etrust

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Oct 14, 2007
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First Post.

After 20 years away from cycling (triathlons back on the 80's ["man"]), I have just this year got back in to riding - commuting 150km a week plus weekend rides up to 60km.

I chose the Giant CRX4 - more through having owned 2 Giant MTB than anything else - but can say I am pleased with the bike/price combination so far. (Already I am considering where to make upgrades on the bike of course!)

What would be a reasonable pedal/shoe combination for this bike by the way?

This is the first flat bar bike I have had, and have noticed some occassional neck pain after a long ride - but this could be more my rooted back than the flat bar itself. Is there any reason you couldn't or wouldn't put a tri-style bar on of these bikes (forgive me I dont know what they call those long bars that sit out the front to rest your arms on!) ?

One thing I may consider is some lighter rims with narrower tires for the weekend rides - the standard tires are excellent for my commute (50% bike track - 1% across grass 49% road.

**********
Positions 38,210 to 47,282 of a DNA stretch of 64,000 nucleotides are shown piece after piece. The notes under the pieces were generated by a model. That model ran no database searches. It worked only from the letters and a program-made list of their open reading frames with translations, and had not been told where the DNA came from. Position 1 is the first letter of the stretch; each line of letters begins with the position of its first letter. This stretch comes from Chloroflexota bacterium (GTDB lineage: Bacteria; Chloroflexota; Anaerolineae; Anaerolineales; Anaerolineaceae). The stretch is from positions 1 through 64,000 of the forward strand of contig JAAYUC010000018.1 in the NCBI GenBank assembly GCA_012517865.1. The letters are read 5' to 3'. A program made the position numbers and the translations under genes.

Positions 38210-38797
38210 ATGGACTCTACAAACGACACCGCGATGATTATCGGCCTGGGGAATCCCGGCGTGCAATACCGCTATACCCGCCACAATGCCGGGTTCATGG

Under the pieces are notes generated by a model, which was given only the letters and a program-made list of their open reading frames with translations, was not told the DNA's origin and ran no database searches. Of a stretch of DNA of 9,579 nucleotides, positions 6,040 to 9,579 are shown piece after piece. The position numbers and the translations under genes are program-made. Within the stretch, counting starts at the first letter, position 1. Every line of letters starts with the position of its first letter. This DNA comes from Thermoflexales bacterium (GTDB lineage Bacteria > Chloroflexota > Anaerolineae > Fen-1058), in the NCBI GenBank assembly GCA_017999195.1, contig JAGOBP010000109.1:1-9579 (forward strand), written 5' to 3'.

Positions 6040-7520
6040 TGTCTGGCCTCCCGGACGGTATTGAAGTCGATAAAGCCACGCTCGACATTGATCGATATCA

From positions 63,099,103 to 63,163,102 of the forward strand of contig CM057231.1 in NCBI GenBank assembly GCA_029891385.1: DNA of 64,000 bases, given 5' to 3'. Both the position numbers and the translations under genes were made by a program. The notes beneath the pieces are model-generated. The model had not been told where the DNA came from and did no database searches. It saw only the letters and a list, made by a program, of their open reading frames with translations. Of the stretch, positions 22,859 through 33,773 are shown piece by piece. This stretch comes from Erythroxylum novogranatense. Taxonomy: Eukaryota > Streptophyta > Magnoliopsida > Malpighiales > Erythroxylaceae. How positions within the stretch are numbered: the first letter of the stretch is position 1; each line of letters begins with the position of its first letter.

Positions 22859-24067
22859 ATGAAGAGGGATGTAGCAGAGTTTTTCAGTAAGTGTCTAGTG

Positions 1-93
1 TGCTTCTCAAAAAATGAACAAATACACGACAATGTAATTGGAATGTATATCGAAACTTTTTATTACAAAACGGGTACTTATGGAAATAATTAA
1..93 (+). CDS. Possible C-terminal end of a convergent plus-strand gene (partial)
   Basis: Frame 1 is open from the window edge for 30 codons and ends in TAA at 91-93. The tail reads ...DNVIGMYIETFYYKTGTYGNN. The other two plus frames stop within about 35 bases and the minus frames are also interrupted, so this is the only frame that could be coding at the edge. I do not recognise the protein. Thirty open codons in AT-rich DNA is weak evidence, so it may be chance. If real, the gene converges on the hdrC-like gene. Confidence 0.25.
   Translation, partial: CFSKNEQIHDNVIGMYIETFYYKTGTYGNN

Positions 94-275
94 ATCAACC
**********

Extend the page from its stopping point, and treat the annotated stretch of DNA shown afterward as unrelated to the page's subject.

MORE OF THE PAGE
BikeBloke

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etrust said:
What would be a reasonable pedal/shoe combination for this bike by the way?
I've got Shimano M324's on my CRX4. They're a 'combo' pedal; clipless on one side and standard on the other. They cost me $99 for the pair. I think these pedals are worth the money, much better than the $35 Wellgo equivalent.

etrust said:
This is the first flat bar bike I have had, and have noticed some occassional neck pain after a long ride
.

Get yourself a stem riser like this: http://www.performancebike.com/product_images/500/50-1188-BLK-SIDE.jpg

etrust said:
Is there any reason you couldn't or wouldn't put a tri-style bar on of these bikes (forgive me I dont know what they call those long bars that sit out the front to rest your arms on!)?
.

Personally, I can't see the benefit of putting tri-bars on a CRX4. A friend of mine has a Norco flat-bar bike and he put on the tri-bars (not sure why, maybe he thought it would make a good 'roo bar). I sat on his bike and it was way too uncomfortable (unsafe?) as it was an incredibly long reach to 'fit myself' into the arm-rests and get into a riding position. No thanks! But I'll blame the ageing process. I'm 44 now and comfort is #1 for me!

etrust said: